Ecology Thrives at UGA

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Winter 2008


This research
points to “a real paradigm shift in understanding what T. b. brucei does in humans.”

Stephen Hajduk
professor and head of the Department of Biochemistry and Molecular Biology at UGA



One of the Human Body’s
Natural Defenses

By Philip Lee Williams

A nasty class of single-celled parasites called trypanosoma usually causes serious, even fatal, diseases in humans and animals. Two species within this class result in sleeping sickness, for example, a disease that threatens all of sub-Saharan Africa. But a close relative of these parasites, called Trypanosoma brucei brucei (T. b. brucei), sickens animals while leaving humans seemingly unaffected, and scientists have never quite understood why—until recently.

Stephen Hajduk and Justin WidenerIn research led by Stephen Hajduk, professor and head of UGA’s Department of Biochemistry and Molecular Biology, he and his colleagues posed a simple question: Why doesn’t T. b. brucei infect humans, even though it’s nearly identical to T. b. gambiense and T. b. rhodensiense, which respectively cause chronic and acute sleeping sickness in humans? Injected into the body by a bite of the tsetse fly, these parasites have been recognized by the scientific community as a major health issue since the first recorded outbreak of sleeping sickness in 1906.

The Hajduk team concluded that T. b. brucei actually does infect humans, but also that the infection triggers the release of hemoglobin from red blood cells, which prevents the infection’s progress. Hemoglobin appears to “arm” the innate human immune system by binding to a small fraction of high-density lipoprotein (popularly known as “good cholesterol”). The hemoglobin-cholesterol complex then becomes a powerful toxin that clears the body of the trypanosome. The researchers’ results were published in Public Library of Science Pathogens in September 2007. Lead author was Justin Widener, a graduate student at Brown University who had been working in Hajduk’s lab before the professor moved to UGA in 2006. Other coauthors include April Shiflett of UGA and Marianne Jensby Nielsen and Søren Krag Moestrup of University of Aarhus in Denmark.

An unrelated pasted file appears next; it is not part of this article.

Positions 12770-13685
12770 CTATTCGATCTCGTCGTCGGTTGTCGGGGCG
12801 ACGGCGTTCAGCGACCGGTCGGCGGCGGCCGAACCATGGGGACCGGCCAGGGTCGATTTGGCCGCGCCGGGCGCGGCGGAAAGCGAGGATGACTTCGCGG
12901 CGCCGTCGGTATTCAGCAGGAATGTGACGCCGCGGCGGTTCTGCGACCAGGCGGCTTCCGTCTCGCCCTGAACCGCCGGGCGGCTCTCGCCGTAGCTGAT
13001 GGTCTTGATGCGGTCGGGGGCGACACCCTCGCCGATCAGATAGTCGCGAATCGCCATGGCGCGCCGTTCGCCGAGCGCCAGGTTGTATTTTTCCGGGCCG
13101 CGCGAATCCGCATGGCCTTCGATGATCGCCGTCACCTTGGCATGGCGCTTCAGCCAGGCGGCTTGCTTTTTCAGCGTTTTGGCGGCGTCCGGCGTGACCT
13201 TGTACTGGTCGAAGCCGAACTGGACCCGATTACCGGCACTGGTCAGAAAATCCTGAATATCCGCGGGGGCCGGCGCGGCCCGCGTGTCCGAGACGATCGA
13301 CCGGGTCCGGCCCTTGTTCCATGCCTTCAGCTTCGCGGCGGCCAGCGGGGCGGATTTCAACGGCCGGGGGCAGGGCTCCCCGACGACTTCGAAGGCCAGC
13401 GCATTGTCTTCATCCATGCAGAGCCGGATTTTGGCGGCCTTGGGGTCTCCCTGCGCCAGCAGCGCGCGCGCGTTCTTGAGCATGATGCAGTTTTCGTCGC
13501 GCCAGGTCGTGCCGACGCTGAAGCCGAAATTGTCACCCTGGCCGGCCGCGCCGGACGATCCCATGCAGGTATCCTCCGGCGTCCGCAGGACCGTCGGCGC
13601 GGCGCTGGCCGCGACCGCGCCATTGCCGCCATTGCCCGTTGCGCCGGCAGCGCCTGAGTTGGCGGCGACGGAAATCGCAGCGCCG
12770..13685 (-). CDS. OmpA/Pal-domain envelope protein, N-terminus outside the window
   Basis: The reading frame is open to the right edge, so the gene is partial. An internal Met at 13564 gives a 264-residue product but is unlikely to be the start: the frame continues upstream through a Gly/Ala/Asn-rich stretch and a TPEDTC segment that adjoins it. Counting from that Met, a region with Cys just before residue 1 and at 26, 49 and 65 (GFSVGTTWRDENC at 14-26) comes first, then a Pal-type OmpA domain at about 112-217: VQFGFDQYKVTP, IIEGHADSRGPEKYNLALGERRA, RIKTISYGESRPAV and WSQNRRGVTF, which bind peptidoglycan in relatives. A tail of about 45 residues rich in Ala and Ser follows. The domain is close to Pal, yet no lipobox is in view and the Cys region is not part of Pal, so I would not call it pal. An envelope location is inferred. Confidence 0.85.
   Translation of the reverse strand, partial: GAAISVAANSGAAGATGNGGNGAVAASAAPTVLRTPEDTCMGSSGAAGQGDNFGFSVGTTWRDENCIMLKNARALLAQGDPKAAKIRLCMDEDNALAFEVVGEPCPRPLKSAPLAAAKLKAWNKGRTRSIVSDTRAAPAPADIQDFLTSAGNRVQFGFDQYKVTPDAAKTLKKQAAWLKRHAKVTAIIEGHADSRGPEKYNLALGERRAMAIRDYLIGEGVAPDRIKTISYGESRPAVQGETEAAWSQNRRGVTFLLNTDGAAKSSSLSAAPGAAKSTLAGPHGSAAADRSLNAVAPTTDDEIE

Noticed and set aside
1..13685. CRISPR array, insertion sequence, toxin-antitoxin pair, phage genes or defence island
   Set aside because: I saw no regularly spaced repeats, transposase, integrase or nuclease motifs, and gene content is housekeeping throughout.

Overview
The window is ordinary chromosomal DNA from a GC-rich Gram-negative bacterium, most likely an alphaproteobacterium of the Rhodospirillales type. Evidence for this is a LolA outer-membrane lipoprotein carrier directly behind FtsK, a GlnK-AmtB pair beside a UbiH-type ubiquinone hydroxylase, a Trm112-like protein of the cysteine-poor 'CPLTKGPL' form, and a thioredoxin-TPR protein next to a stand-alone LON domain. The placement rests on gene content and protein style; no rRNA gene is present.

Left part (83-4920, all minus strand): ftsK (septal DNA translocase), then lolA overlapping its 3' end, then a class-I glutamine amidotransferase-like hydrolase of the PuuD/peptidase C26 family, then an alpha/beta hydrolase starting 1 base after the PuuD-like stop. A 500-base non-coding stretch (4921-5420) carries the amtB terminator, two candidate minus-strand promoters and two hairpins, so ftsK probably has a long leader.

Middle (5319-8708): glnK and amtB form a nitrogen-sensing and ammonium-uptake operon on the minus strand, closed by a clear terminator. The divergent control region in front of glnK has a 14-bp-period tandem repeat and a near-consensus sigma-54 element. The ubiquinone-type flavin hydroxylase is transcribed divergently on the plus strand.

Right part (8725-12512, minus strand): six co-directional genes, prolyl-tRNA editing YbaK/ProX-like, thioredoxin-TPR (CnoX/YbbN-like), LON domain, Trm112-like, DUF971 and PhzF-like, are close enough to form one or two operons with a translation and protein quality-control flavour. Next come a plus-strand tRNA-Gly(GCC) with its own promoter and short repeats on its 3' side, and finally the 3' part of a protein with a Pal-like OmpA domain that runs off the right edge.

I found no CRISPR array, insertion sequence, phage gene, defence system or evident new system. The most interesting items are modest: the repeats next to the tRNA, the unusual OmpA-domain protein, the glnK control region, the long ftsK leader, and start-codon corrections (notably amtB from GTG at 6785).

This research points to “a real paradigm shift in understanding what T. b. brucei does in humans,” said Hajduk. Because all three strains are closely related—T. rhodensiense differs from T. b. brucei by a single gene—what is true for one parasite species could be useful in studying the others. The defense mechanism triggered by T. b. brucei may ultimately help scientists develop improved ways of treating or preventing illnesses caused by parasites that do apparently affect humans.

For more information, contact Stephen Hajduk at:


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